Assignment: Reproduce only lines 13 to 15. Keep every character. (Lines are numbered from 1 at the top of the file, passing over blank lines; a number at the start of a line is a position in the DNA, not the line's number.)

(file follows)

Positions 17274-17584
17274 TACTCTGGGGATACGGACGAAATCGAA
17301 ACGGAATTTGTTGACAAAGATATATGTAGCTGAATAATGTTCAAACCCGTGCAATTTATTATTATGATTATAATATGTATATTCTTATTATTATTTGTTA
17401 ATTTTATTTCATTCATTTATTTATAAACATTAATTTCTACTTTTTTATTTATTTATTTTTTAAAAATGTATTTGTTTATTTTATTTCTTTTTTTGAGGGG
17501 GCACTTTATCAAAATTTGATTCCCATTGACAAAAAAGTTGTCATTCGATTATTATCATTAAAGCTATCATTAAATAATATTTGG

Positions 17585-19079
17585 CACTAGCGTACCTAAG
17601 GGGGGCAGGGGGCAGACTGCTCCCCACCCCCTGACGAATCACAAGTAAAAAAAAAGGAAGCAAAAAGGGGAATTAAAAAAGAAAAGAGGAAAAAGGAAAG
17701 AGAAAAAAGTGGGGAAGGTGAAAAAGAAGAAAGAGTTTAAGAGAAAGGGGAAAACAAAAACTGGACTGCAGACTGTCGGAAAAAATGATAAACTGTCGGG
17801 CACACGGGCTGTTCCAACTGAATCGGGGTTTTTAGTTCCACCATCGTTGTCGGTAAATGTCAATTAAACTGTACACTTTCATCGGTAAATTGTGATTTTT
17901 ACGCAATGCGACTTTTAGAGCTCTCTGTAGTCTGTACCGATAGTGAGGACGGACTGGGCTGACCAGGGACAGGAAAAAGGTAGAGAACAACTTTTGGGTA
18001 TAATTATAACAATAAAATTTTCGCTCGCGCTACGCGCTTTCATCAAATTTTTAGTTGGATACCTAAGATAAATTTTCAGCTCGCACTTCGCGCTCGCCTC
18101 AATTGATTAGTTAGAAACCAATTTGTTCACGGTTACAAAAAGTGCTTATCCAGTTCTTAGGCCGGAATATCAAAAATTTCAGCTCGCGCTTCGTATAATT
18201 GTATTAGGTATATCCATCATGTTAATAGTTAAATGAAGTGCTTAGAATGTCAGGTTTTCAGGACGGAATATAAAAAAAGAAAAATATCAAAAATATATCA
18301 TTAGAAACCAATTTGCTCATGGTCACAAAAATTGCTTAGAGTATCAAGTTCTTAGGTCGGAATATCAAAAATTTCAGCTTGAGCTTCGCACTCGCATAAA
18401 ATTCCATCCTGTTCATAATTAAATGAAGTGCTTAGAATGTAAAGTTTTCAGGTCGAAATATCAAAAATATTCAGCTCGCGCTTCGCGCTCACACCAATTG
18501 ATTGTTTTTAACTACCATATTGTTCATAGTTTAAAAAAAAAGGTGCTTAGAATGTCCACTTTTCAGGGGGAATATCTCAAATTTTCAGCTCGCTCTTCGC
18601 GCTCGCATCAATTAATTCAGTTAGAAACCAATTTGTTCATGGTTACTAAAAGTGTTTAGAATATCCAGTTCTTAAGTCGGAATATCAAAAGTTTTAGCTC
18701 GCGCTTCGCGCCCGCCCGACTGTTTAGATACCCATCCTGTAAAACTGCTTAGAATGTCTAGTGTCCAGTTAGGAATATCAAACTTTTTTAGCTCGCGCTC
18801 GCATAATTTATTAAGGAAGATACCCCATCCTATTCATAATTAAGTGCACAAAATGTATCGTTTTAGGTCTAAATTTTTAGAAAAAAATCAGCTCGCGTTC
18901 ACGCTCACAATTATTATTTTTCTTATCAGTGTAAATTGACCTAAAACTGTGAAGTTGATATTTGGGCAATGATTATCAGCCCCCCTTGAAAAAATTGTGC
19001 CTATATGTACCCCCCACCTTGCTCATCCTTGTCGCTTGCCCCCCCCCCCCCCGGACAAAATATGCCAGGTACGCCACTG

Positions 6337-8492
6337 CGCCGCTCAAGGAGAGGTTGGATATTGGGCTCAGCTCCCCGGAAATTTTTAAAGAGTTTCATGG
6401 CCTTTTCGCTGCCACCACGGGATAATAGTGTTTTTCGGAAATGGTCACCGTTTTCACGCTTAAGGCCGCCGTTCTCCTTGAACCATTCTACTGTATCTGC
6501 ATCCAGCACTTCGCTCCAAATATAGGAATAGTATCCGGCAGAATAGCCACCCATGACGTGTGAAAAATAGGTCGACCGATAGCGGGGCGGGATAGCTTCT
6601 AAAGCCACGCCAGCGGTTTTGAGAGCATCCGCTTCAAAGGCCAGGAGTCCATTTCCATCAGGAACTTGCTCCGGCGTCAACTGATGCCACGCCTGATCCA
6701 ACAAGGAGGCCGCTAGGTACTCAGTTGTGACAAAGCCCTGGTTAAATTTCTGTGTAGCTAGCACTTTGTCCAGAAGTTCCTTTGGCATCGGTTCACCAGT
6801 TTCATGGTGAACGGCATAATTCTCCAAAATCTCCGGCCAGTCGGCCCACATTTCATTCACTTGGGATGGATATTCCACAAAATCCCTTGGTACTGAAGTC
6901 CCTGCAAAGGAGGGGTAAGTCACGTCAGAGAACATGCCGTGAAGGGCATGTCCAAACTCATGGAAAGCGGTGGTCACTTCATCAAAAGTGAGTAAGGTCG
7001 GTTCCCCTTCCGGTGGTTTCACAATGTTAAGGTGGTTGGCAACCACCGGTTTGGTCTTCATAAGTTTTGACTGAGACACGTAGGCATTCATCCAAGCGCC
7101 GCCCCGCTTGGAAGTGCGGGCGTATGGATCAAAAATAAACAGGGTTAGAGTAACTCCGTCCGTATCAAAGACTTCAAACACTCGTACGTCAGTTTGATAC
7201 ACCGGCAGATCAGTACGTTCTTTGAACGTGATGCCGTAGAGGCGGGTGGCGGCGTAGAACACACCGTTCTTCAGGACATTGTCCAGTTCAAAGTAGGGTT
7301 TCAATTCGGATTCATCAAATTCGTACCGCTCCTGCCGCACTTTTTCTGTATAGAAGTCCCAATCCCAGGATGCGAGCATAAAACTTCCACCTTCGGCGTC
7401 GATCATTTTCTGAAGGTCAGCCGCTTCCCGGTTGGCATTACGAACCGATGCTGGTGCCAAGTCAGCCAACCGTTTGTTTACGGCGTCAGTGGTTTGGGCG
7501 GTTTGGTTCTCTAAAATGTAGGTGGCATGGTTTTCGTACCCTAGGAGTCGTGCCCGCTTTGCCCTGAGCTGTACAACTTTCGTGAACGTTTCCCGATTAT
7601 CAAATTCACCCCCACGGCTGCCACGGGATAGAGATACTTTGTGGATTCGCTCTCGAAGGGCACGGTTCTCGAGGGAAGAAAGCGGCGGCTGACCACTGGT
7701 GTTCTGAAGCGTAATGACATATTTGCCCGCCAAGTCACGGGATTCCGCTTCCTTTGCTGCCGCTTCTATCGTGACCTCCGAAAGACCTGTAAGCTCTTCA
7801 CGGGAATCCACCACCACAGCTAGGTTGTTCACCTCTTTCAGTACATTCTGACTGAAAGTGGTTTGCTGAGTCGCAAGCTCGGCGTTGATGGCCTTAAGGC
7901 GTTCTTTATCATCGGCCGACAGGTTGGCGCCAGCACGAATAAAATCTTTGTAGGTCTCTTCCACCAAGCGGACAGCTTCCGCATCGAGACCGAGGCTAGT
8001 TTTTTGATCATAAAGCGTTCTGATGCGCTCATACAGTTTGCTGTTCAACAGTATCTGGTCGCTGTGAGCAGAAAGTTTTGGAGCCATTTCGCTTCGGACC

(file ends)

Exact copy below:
18101 AATTGATTAGTTAGAAACCAATTTGTTCACGGTTACAAAAAGTGCTTATCCAGTTCTTAGGCCGGAATATCAAAAATTTCAGCTCGCGCTTCGTATAATT
18201 GTATTAGGTATATCCATCATGTTAATAGTTAAATGAAGTGCTTAGAATGTCAGGTTTTCAGGACGGAATATAAAAAAAGAAAAATATCAAAAATATATCA
18301 TTAGAAACCAATTTGCTCATGGTCACAAAAATTGCTTAGAGTATCAAGTTCTTAGGTCGGAATATCAAAAATTTCAGCTTGAGCTTCGCACTCGCATAAA